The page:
McConnell to Pay Fines, Serve Probation in Horse Soring Case

Former Hall of Fame Tennessee Walking Horse trainer Jackie McConnell will pay $75,000 in fines and serve three years of probation for conspiring to violate the Horse Protection Act (HPA). The Act forbids soring, the deliberate injury to horses' feet and legs to achieve an exaggerated, high-stepping gait.

In February, a federal grand jury in Tennessee handed down a 52-count indictment accusing McConnell and three other individuals of conspiring to violate the HPA. In May, McConnell pleaded guilty to one conspiracy count under a plea agreement. Under terms of the plea deal McConnell faced probation and fines. On Sept. 6, U.S. Atty. Steven Neff filed a sentencing memorandum asking U. S. District Court Judge Harry S. Mattice to impose the maximum probation term of five years and a "significant fine" on McConnell. The memorandum also asked that McConnell be barred from having any contact with horses including training, exhibiting, transporting or sale during the entire probation period.

Sharry Dedman-Beard, public information officer for the U.S State's Attorney's Office, Eastern Tennessee District said that on Sept. 18 Mattice accepted the plea agreement and sentenced McConnell to pay a $75,000 fine, to serve three years probation, and to perform 300 hours of public service to the U.S. Dept. of Agriculture. McConnell was also ordered to write and publish an article on horse soring practices including how the practice affects horses and how widely it is practiced in the Tennessee Walking Horse industry, Dedman-Beard said.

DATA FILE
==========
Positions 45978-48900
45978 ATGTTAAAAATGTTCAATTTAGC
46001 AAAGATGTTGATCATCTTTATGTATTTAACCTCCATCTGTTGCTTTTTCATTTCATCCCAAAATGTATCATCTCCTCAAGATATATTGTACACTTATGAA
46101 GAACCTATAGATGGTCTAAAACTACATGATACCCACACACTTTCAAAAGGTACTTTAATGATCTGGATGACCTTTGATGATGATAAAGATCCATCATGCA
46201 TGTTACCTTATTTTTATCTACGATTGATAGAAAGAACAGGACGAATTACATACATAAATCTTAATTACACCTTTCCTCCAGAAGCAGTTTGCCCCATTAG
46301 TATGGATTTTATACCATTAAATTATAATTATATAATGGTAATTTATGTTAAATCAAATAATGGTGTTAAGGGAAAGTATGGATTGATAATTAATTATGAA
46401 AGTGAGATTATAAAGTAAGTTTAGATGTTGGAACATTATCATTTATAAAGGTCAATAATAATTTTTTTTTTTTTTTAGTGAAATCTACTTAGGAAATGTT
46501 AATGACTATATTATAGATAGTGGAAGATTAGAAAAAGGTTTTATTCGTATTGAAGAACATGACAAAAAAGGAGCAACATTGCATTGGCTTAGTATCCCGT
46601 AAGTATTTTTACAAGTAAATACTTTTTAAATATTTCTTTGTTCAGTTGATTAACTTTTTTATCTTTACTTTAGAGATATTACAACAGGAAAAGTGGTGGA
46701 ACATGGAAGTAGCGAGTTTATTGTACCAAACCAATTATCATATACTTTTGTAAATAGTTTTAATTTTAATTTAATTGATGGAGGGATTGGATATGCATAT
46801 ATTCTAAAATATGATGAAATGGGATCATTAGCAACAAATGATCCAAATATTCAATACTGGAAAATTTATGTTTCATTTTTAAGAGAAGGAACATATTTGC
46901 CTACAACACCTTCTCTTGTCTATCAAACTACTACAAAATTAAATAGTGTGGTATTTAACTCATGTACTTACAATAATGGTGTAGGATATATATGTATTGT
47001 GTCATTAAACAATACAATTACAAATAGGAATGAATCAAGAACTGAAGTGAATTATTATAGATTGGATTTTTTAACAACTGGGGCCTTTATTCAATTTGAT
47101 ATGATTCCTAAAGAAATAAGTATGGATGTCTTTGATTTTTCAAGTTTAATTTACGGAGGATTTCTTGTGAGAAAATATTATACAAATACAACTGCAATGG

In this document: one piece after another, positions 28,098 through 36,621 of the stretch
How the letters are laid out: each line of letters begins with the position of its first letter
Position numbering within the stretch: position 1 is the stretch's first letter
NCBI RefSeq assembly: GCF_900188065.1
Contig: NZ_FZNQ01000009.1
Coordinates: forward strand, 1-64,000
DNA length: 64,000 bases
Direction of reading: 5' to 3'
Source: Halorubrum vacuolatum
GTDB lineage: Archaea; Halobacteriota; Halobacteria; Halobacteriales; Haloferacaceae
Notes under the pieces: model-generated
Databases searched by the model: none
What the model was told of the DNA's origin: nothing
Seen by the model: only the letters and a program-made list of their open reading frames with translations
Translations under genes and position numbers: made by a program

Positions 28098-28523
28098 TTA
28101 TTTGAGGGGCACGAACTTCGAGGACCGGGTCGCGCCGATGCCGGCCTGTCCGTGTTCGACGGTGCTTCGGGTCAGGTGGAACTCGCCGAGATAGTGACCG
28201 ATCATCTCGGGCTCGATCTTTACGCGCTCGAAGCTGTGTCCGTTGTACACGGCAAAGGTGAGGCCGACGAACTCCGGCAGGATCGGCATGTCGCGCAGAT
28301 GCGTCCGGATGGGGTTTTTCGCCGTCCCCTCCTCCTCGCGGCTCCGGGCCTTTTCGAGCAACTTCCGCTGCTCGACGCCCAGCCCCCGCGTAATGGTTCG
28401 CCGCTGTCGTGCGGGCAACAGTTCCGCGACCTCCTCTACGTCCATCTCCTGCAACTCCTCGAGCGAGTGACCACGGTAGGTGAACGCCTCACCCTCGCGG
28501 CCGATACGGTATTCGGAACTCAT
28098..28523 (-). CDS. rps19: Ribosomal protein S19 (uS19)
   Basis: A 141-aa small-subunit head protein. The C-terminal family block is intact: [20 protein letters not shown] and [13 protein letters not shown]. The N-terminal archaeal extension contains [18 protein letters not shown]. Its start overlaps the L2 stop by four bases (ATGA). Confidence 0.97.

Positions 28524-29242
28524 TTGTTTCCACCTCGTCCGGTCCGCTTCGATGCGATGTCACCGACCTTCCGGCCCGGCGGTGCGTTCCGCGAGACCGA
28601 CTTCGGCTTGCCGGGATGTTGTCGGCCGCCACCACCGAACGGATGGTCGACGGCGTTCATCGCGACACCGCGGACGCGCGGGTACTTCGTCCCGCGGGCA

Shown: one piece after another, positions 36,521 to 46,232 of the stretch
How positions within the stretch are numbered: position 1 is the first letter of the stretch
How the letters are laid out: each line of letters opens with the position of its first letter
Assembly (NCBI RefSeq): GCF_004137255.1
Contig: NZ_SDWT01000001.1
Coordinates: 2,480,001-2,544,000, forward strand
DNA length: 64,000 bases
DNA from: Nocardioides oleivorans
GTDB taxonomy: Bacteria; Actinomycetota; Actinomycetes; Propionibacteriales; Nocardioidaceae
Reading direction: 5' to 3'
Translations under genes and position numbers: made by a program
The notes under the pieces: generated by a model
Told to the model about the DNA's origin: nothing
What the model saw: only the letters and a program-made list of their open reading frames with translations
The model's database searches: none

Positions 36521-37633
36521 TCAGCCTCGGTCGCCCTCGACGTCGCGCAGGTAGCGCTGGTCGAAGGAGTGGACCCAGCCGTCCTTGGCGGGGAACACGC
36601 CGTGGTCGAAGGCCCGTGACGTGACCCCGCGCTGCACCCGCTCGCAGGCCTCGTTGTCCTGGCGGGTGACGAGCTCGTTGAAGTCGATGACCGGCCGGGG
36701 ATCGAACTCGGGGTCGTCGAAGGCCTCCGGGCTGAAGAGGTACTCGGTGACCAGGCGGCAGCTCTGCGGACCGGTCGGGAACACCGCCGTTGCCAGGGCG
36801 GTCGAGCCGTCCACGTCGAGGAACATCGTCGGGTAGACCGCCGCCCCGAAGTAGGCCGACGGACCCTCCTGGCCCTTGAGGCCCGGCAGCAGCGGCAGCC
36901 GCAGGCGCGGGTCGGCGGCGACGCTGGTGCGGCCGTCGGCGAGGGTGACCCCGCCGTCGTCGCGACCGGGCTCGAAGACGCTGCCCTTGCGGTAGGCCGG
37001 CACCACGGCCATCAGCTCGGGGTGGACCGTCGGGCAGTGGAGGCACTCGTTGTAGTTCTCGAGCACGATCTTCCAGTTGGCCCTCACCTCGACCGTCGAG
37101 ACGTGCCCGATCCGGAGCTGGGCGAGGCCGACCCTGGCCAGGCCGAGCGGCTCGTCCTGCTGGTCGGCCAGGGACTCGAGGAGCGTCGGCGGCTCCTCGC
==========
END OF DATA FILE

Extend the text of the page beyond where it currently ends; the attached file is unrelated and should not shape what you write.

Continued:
McConnell's attorney Tom Greenholtz praised Mattice's decisions in the case.

"We were pleased with the attention and consideration that Judge Mattice gave to the case," Greenholtz said. "In accepting the plea agreement, Judge Mattice was thoughtful and appreciative of the positions raised by the parties, and he arrived at a sentence he believed was appropriate under the law."

Jane Lynch Crain, spokesperson for the Tennessee Walking Show Horse Organization said the McConnell sentence sends a message to trainers who continue to violate the HPA.

"Those who abuse horses should be held accountable and we hope that (McConnell's) sentencing sends a message to those who hurt horses that this type of activity will not be tolerated," said Lynch Crain.

Though McConnell's sentencing is set, some equine welfare advocates argued that existing penalty provisions currently contained in HPA were too lenient. Earlier this month, federal lawmakers introduced HR 6388, legislation that would stiffen penalties for HPA violators and ban action devices such as metal chains and performance packages also known as "stacks" That legislation remains pending.

In the meantime, federal prosecutors say they will continue to investigate and prosecute HPA violation cases.

"The impact in these cases has been far beyond any level that we might have imagined," said U.S. Attorney William C. Killian

About the Author

Pat Raia

Pat Raia is a veteran journalist who enjoys covering equine welfare, industry, and news. In her spare time, she enjoys riding her Tennessee Walking Horse, Sonny.

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